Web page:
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Mid-Term Stress: 10-year-old commits suicide

According to Sina, on the night of November 17th, a child in Guangzhou committed suicide by hanging himself in his home. Prior to the boy taking his own life, his grandmother discovered that the child had only scored 39 points on his mid-term English exam.

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Trending on Sina Weibo today is the tragic of a ten year old boy who committed suicide by hanging (#10岁男童上吊自杀#).

According to Sina, on the night of November 17th, a child in Guangzhou committed suicide by hanging himself in his home. Prior to the boy taking his own life, his grandmother discovered that the child had only scored 39 points on his mid-term English exam. She told him not to play outside but practice his texts instead. In his diary, the boy wrote: “I regret that I only scored a 3.9, I wish I had listened to my grandmother the day before the test.”

Netizens have responded in various ways- most are shocked that a boy as young as ten years old knows how to hang himself. Others blame the existing pressure in China for children to get high scores at school.

“So many mistakes- it’s all the child’s fault. The parents are not to to blame, the teachers are not to blame, the education system is not to blame. Poor parents, poor teachers, poor school, that this kid did not listen, that this kid was so bad, so bad since he was born,” one netizen writes.*

Although China has recently seen a drop in suicide numbers, suicide amongst young people is still a problem. A comparable suicide case to the Guangzhou one occurred in China last year, when a 10-year-old boy jumped from a building after being scolded by a teacher. Suicide is the top cause of death among Chinese youth; school stress is often a major factor. The Annual Report on China’s Education has stated that there were 79 suicides by elementary and high school students last year that were directly related to extreme pressure to study (Caskie, 2013Roberts 2014).

 

References

Caskie, Susan. 2013. “The rise of youth suicide in China.” The Week, 1 Nov. http://theweek.com/article/index/252199/the-rise-of-youth-suicide-in-china (Accessed November 21, 2014).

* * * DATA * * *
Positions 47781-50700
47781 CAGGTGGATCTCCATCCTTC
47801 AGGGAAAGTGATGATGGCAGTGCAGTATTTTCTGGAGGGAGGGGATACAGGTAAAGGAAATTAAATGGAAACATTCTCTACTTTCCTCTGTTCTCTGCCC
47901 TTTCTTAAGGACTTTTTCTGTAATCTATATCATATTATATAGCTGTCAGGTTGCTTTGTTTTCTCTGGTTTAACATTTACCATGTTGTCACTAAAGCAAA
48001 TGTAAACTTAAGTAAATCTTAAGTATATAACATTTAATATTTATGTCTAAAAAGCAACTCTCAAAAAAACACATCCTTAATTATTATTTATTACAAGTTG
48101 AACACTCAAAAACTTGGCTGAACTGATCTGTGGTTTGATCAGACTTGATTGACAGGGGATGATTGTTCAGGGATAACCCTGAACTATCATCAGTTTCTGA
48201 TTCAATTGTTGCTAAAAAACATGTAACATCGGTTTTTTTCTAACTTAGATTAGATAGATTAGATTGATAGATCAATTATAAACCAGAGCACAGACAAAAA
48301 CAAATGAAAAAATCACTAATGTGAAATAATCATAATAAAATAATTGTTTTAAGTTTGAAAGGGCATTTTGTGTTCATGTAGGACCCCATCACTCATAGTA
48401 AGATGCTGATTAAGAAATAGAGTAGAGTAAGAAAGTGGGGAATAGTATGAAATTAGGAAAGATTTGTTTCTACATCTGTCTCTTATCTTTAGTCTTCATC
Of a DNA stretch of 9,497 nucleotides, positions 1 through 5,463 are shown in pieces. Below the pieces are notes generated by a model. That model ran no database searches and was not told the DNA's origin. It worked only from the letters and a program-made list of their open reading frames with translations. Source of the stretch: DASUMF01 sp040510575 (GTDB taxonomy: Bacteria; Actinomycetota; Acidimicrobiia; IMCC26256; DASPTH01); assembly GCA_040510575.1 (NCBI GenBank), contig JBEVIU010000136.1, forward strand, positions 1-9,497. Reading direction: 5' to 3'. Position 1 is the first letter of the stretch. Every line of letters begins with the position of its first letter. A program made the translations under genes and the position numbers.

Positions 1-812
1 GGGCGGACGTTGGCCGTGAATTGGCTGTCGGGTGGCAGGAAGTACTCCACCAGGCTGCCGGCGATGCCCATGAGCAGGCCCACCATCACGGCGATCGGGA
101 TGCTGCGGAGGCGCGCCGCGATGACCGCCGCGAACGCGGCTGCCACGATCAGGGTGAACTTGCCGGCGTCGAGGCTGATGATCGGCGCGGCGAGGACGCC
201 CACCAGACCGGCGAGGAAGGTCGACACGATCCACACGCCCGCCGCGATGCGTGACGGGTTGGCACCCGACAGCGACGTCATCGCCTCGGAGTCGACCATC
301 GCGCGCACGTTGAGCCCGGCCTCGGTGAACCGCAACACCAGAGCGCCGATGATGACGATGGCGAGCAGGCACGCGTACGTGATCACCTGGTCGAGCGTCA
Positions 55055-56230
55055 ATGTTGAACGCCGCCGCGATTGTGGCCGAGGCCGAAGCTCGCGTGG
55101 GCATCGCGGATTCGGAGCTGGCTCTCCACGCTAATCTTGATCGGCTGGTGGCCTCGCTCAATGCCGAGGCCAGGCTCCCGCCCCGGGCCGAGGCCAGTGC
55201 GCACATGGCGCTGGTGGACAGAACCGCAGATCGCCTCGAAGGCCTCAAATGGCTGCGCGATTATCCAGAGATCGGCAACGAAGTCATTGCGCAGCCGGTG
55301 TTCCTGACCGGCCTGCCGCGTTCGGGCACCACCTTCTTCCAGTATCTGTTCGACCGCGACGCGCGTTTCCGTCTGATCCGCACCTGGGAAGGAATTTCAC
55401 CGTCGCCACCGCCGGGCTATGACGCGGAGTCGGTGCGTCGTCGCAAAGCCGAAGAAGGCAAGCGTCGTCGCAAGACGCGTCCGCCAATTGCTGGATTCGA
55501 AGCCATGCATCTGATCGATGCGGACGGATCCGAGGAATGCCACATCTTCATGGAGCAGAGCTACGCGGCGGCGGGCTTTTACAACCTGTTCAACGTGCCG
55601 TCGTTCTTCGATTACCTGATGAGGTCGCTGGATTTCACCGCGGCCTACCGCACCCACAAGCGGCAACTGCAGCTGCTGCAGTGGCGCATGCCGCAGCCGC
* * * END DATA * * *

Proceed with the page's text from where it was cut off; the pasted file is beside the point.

Roberts, Dexter. 2014. “China Exam System Drives Student Suicides.” Bloomberg Business Week, 15 May. http://www.businessweek.com/articles/2014-05-15/china-exam-system-drives-student-suicides (Accessed November 21, 2014).

*(我是钢铁土豆#10岁男童上吊自杀# 千错万错,都是孩子的错,家长没错,老师没错,教育没错!家长可怜啊,老师可怜啊,教育可怜啊,这个孩子太不听话了,这个孩子太坏了,这个孩子生下来就这么坏啊。父母太伟大了,老师太伟大了,学校太不容易了。这个孩子伤害了父母,伤害了老师,伤害了同学,伤害了教育制度,该死).

 

[box] This is Weiblog: the What’s on Weibo short-blog section. Brief daily updates on our blog and what is currently trending on China’s biggest social medium, Sina Weibo.[/box]

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Manya Koetse is the editor-in-chief of www.whatsonweibo.com. She is a writer and consultant (Sinologist, MPhil) on social trends in China, with a focus on social media and digital developments, Sino-Japanese relations and gender issues. Contact at manya@whatsonweibo.com, or follow on Twitter.

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China Food & Drinks

Yangzhou Man Found Dead after Drinking, Friends Pay 1 Million RMB Settlement

Is Chinese drinking culture to blame for deaths related to alcohol?

Chauncey Jung

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The recent death of a 30-year-old Chinese man at the Jing Hua Metropark Hotel (京华维景酒店) in Yangzhou, Jiangsu province, has triggered discussions on Weibo.

On Friday, May 19, the man was discovered in his hotel room bathtub by his friends. The following day, Yangzhou Police officially confirmed the man’s death, China News reports.

The man, who was from the nearby Gaoyou County, allegedly died of a heart attack after drinking during a formal dinner with friends at the hotel.

Local media later reported that the friends present during the night reached a 1 million yuan (±US$157,000) settlement with the man’s family. The cost of the settlement will be shared among the friends who were drinking that night.

In February of this year, two similar stories made headlines in China. In one case, a young migrant worker died after excessive drinking at a company lunch and dinner in southern China.

The man, according to SCMP, drank the equivalent of 600ml of baijiu (白酒), a popular spirit that contains around 50% alcohol.

The other case involved a man who died when he was left by his friends at a hotel in Jinhua, Zhejiang province, after heavily drinking at a banquet.

Surveillance cameras in Jinhua captured how the man was unable to stand or walk after drinking with his friends.

Those friends also paid a compensation together of 610,000 yuan (US$96,000) to the man’s family.

Earlier this month, organisers of an alcohol drinking contest in Henan province were also ordered to pay a compensation of over US$70,000 after one participant died due to excessive alcohol intake in July of last year.

 

“We’d better bring our medical records before drinking with friends.”

 

The most recent 1 million yuan settlement became a heated topic on Weibo, where one commenter stated that perhaps it is time to sign a legal waiver with all friends who drink together before they become legally responsible for potential settlement costs.

Another commenter suggested that alcohol manufacturers should be responsible for such deaths. The majority of the commenters, however, blamed Chinese drinking culture (中国酒桌文化) for these incidents.